Chinese privet (Ligustrum sinense) is a shrub with thin opposite leaves, semievergreen to evergreen, and thicket forming to 30 feet in height. They have multiple leaning-to-arching stems with long, leafy branches. Chinese privet is one of the most widely spread invasive plants in the South. It has showy clusters of small white flowers in spring that yield abundant clusters of small ovoid, dark purple berries during fall and winter.
An aggressive and troublesome invasive, often forming dense thickets, particularly in bottomland forests and along fencerows, privet is shade tolerant and colonizes by root sprouts and is spread widely by abundant bird- and animal-dispersed seeds. Its seeds are thought to be viable only for one year. Many shallow surface roots sprout when the parent tree is topkilled. Despite its invasive nature, privet is still being produced, sold, and planted as ornamentals.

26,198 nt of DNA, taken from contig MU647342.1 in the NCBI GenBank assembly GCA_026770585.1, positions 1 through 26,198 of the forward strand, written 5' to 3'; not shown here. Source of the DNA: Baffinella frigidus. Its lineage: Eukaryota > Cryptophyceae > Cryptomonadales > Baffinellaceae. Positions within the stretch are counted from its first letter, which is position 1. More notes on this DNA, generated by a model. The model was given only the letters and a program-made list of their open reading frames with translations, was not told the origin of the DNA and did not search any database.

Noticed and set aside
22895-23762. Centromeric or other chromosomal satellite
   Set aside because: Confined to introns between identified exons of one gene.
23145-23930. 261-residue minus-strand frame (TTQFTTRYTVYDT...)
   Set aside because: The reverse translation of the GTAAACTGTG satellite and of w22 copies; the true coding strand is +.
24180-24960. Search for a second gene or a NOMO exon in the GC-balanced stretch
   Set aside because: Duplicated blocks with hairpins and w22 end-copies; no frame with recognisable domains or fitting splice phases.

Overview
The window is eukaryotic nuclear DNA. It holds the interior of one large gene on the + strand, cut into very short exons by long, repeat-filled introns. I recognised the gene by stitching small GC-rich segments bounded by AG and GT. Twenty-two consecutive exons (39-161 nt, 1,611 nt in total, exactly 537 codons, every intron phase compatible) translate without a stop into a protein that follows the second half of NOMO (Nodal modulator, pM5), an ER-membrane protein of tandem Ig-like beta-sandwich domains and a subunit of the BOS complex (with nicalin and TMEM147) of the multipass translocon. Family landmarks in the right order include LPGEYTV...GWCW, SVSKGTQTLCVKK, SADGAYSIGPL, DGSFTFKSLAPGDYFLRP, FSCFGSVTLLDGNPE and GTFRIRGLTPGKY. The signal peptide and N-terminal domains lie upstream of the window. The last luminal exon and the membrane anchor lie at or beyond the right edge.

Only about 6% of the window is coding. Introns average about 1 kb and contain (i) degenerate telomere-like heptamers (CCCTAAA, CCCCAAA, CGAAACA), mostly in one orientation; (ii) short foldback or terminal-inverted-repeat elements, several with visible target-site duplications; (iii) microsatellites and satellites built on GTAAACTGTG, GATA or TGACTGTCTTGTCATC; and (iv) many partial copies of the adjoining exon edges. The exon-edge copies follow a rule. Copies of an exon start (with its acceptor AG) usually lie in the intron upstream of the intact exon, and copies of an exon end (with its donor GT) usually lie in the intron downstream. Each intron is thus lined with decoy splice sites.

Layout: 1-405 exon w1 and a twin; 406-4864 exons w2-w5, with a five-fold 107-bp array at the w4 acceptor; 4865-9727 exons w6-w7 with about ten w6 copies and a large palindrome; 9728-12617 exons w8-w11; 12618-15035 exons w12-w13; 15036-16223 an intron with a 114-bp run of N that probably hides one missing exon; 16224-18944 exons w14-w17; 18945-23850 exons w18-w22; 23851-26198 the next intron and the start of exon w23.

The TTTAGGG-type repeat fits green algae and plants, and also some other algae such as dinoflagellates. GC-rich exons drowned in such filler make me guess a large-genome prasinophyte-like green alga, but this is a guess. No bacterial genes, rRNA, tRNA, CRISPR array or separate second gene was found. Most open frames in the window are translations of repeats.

Management strategies for privet:
- DO NOT PLANT PRIVET. Remove prior plantings, and control sprouts and seedlings. Bag and dispose of fruit in a dumpster or burn.
- Minimize disturbance in areas where these plants occur.
- Treat when new plants are young to prevent seed formation.
- Cut when fruits are not present.
- Manually pull new seedlings and saplings when soil is moist, ensuring removal of all roots.
- Readily eaten by goats, sheep, and deer when reachable.